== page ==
BOOKREVIEW: White: English Clocks for the Eastern Markets(The clocks of J.Cox et al.)

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Fortunat Mueller-Maerki

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Sep 23, 2001
London Clocks for Constantinople and Beijing

English Clocks for Eastern Markets- English Clockmakers Trading in China & the Ottoman Empire 1580-1815, by Ian White. Published 2012 by the Antiquarian Horological Society, Ticehurst, United Kingdom. ISBN 978 0 901180 51 3. Hardcover, clothbound, dust jacket, 398 pages. Bibliography, Index, 10 chapters and 6 appendices. Approx. 180 pictures, majority in color. Available through the publisher‘s website: for UKP 75, (ca. US$120) plus postage,AHS members discount available.

High-grade English clocks are mostly known for their simple elegance and understated design. But for over 200 years, there was a speciality segment in British horology that radically difffered from that norm: Luxury clocks, made mainly in the 17th and 18th centuries, designed and built in England especially for the Turkish and Chinese luxury markets.

In terms of number of pieces this was never a big business, but surviving examples of ‚Eastern market‘ clocks periodically pop up at the high-grade auction houses, and some can be found scattered in a few horological museums. Up to recently, however that type of clock was virtually undocumented in the horological literature[1]. The Antiquarian Horological Society, the Britisch membership organisation of horological afficionados, has now remedied that vacuum; it has produced a major scholarly overview of the subject. Like other AHS publications, the new book is not cheap, but comprehensive and well produced, the kind of book a commercial publisher is unlikely to publish.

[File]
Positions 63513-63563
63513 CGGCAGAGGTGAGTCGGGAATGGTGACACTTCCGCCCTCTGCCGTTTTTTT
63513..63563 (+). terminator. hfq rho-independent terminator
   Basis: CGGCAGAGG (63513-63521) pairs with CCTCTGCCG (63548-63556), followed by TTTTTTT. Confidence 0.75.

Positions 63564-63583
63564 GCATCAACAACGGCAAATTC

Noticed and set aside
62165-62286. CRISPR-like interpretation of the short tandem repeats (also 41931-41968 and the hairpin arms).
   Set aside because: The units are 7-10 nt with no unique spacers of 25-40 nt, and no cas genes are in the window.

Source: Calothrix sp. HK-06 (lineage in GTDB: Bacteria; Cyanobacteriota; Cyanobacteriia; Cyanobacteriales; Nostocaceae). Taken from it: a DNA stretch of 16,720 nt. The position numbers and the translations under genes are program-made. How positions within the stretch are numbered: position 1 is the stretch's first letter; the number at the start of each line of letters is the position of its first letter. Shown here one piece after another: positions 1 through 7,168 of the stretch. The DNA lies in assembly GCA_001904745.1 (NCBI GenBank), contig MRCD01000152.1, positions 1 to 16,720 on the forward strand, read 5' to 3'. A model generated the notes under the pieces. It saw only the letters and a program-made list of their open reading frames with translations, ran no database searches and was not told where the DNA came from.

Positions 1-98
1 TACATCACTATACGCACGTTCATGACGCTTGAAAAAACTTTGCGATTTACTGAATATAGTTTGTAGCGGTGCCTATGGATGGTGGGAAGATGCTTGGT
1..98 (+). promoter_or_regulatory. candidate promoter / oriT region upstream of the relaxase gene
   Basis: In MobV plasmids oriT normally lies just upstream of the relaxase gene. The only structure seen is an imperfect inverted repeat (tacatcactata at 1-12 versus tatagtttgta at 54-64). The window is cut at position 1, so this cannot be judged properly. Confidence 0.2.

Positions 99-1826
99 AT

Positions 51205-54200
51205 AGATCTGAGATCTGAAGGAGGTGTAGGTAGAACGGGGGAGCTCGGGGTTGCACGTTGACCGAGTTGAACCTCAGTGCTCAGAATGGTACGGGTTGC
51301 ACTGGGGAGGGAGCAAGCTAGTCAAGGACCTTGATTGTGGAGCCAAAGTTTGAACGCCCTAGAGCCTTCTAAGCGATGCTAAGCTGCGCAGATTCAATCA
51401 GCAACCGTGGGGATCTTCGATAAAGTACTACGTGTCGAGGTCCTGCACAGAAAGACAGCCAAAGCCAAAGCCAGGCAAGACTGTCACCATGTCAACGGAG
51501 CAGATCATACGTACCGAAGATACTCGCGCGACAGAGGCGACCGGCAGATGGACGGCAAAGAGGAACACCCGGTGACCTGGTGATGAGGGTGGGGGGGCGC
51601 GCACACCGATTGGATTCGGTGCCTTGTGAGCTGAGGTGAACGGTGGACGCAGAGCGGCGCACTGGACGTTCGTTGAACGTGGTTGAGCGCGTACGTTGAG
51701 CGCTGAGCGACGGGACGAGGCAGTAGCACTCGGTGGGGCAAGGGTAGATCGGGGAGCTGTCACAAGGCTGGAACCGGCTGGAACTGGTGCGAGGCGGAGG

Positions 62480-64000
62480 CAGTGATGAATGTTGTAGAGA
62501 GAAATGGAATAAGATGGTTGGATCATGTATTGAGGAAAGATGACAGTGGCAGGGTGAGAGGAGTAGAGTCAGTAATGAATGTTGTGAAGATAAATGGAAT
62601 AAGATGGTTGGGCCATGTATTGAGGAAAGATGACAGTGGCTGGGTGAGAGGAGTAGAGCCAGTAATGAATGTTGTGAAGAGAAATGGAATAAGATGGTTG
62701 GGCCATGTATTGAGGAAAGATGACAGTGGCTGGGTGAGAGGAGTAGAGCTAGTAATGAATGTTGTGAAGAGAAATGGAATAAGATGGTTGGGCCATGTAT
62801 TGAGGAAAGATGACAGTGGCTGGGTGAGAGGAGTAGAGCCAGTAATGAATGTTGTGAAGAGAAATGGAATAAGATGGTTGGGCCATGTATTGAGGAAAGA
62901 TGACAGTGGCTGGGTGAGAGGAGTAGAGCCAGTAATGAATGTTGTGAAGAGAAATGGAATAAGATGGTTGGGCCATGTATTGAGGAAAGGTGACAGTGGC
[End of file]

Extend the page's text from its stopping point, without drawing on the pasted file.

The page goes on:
The book covers two distinctly different horological niche markets: UK-made clocks exported to the Ottoman empire (now Turkey), and exports to China. Both of them started in the 17th century and reached their peak in the second half of the 18th century. The first four chapters provide background information that will be of interest primarily to specialists in the subject matter. They deal in some detail with: 1. Chinese and Ottoman concepts of time, 2. Anglo-Chinese Trade and 3. Anglo –Ottoman Trade, examining the political, cultural, logistical and commercial structures and obstacles of such trading. In that era any sort of foreign trade with these empires was contingent on paying tributes to the ruler (i.e. the Sultan in Constantinopel or the emperor in China, as well as their top functionaries) and one of the most sought after gifts within the ruling elites were complicated clocks, often with mechanical music and automatons. These clocks were mostly designed in a ‚busy‘, colorful, highly ornate style very different from most domestic market clocks of that era.

Chapter 4, entitled ‚Luxury, Money and Bancruptcy‘ discusses the socio-economic structures of the London luxury goods market, which allowed some specialist horological providers to focus on this ‚Foreign Luxury‘ market. This is all very interesting information, but if your interest is mainly in the actual objects and the clockmakers who made them, you may skip the first quarter of the book and start your reading on page 94.